Discover the Irish Setter, an iconic red hunting dog breed renowned for its distinct characteristics and rich history. Learn about its unique form, function, and the role it has played in hunting and companionship.
The long-awaited Pointing Dogs Volume Two: The English and Irish Breeds by Craig Koshyk has finally hit shelves. Inside, readers can explore in-depth information about Pointers, setters, and the overall development of bird dogs across the pond. Koshyk features an entire chapter about Irish Red Setters alone; let’s take a peek inside.
It’s believed that Irish Setters are perhaps the oldest breed of setting dogs. “The spaniels that became setting dogs were in Ireland since at least the 16th century,” said Koshyk. It’s easy to imagine this gorgeous dog breed loping across vibrantly green hillsides in search of game, regardless of whether it’s in the 16th century or the 21st.
If you get the chance to meet, hunt with, or own an Irish Setter someday, you’ll be amazed by their athleticism, drive, and happy-go-lucky personality. Walter Baxendale, kennel editor for The Field and the writer of “Dog” in 1911’s 11th edition of Encyclopedia Britannica, certainly thought so. “No one who has ever seen Irish Setters move in a field can ever again mistake one of these for a dog of any other breed,” he said.
Irish Setter Characteristics and Form
|In Ireland and the FCI: Irish Red Setter
UKC, AKC, CKC, and American field trailers and hunters: Irish Setter
The Field Dog Stud Book: Red Setters
|Medium, 45-65 pounds
Males: 60 cm, Females: 55 cm
|Fabulous, not docked
|Longer and thicker on show dogs, thinner and shorter on hunting dogs
|Solid red, chestnut, or mahogany
|Hip dysplasia, gastric dilatation (bloat), epilepsy, cancer, progressive retinal atrophy, degenerative myelopathy, canine leukocyte adhesion deficiency, and Von Willebrand’s disease.
|Happy with a strong desire to please
|1,500+ bred each year globally
|Good Choice For
|Grouse, woodcock, pheasant, quail, ptarmigan, chukar, waterfowl
Irish Setters are the epitome of a medium-sized dog. They tend to be about 22 inches tall at the shoulder and weigh between 45 and 65 pounds. This weight is distributed evenly throughout their athletic frame, giving off the appearance of a fluid, graceful dog. Having a beautiful, flowing coat helps with this image, too.
There is some coat variance between Irish Setters bred for the show ring and those bred for hunting purposes. Show dogs tend to have a thicker, longer, more mahogany-colored coat. Conversely, hunting dogs generally have thinner, shorter, and more chestnut-colored coats. It’s believed that the thin, short coat on hunting dogs helps with thermoregulation and avoiding burrs and awns. “If we are to accept that the Irish Red Setter is primarily a gundog then an overabundance of hair must be considered a fault,” said Raymond O’Dwyer, a president of the Irish Setter Club of Ireland in the 1980s.
Regardless of the length and thickness, some folks are incredibly passionate about exactly what color an Irish Setter is. A man named Idstone poetically describes the color as a “chestnut thoroughbred on a May morning in the sun.” No matter what shade of red your setter happens to be, it’s undoubtedly a magnificent color.
Irish Setter Training and Hunting Ability
How training your Irish Setter goes varies depending on their personality. Some argue that these dogs are hard-headed and wild; others claim that Irish Setters are very soft and easily ruined. During Koshyks’ time researching this breed, he realized that these claims “are probably based in a fundamental misunderstanding of the breed.” Koshyk believes that O’Dwyer got it right when he said, “Irish Setters work best for those with whom they have a bond. In this relationship, they are prepared to give more than they receive, but if there is no bond between trainer and dog there will be difficulties.”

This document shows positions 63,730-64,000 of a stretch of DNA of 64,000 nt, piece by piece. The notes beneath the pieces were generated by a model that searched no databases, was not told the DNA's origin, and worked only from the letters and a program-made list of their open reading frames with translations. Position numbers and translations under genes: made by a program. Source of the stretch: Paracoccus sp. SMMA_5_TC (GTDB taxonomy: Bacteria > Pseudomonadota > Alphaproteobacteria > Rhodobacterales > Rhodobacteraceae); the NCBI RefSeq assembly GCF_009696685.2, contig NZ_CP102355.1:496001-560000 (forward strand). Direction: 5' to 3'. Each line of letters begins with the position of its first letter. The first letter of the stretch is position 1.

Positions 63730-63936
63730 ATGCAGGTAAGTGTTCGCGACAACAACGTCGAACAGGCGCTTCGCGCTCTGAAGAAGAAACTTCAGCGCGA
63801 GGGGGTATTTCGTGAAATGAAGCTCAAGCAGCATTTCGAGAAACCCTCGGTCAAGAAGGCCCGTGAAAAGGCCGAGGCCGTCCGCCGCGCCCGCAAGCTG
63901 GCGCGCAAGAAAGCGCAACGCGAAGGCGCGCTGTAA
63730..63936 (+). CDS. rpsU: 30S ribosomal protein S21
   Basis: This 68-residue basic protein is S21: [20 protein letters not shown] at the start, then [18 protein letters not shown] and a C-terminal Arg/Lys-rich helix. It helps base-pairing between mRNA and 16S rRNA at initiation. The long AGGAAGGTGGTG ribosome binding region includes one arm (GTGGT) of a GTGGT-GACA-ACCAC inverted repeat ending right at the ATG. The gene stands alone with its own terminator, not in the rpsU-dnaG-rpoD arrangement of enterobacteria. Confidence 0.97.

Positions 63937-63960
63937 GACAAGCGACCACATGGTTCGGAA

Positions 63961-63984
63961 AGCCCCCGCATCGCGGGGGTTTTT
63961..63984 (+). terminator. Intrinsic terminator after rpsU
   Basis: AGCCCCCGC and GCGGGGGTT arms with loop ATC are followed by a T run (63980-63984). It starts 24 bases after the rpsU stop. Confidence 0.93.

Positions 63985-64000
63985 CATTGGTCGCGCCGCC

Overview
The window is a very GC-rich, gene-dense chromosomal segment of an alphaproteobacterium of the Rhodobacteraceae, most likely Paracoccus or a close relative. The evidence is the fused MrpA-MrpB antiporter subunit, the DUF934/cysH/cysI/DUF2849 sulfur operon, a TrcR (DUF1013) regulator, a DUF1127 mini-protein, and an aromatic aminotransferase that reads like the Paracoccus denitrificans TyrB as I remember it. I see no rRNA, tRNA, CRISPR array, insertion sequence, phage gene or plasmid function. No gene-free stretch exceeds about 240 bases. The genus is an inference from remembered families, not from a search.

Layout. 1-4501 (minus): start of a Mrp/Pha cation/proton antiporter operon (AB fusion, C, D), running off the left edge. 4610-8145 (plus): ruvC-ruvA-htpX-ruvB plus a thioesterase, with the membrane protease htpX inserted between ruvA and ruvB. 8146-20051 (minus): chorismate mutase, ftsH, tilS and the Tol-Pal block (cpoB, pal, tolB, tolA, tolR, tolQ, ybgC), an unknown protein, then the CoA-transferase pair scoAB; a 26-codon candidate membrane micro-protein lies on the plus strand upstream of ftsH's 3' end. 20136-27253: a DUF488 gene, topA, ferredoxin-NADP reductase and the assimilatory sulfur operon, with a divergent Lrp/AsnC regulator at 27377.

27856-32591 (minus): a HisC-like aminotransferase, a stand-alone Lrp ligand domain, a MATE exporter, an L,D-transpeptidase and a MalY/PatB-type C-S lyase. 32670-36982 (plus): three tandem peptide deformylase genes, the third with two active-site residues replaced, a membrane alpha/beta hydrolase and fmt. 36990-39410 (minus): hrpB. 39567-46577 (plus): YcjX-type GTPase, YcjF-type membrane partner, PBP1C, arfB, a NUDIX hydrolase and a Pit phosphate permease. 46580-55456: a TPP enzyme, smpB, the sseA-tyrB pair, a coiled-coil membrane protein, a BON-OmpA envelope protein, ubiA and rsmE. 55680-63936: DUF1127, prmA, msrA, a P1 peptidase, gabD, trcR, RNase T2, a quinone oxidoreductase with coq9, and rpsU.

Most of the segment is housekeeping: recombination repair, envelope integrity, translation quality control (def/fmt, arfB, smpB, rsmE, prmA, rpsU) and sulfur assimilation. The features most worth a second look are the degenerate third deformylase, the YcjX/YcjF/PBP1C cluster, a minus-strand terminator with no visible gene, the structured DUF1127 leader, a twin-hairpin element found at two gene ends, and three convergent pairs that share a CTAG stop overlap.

Be mentally prepared to spend time bonding with your setter. Doing so will improve your relationship and certainly enhance your dog training sessions and time spent chasing birds. This is especially important if you plan on trying to breed your setter.
“Unlike some breeds that only have a conformation standard, the Irish Red Setter also has a written working standard, ratified and promoted by the parent club in the breed’s native land,” writes Koshyk. The parent club’s working standard must be seen as an authority. Additionally, Koshyk references the US National Red Setter Field Trial Club’s standard when appropriate.
According to the Irish parent club, this breed is always a fast, wide-ranging bird dog. These dogs were bred to be partridge and grouse dogs. As a result, they depict intensity, purpose, and concentration in the field. Irish Setters typically gallop when searching for game, holding their head above and tail in line with their horizontal back. A setter’s muzzle stays parallel to the ground as its square body seemingly floats above the earth.
According to the parent club, these dogs should break “their casts as they check the wind for the faintest taint of game. Should it be unfounded they resume their cast with urgency. The depth between the casts should be moderately open, depending on the conditions of the day.” American field trial standards are quite similar, but dogs are not expected to quarter the field in the US. Additionally, US standards state that “depths between casts are dictated by the conditions of the day and the terrain.”
In the past, Irish Setters had a reputation for “being a little too free around game,” writes Koshyk. They’d tend to get closer and closer to birds without actually pointing. Thankfully, Hugh Brady, a top-tier trialler, argues that this attribute is a thing of the past.
“Years ago, young dogs would road and road and road, and never really come to a full stop on their birds, and it would take up to three years before many of them would consistently point game,” said Brady in a personal communication with Koshyk. “Nowadays, that has all changed. Many Irish Setters point birds before they are a year old…in fact, nearly all of my dogs have earned their field championship titles before they were 24 months old.”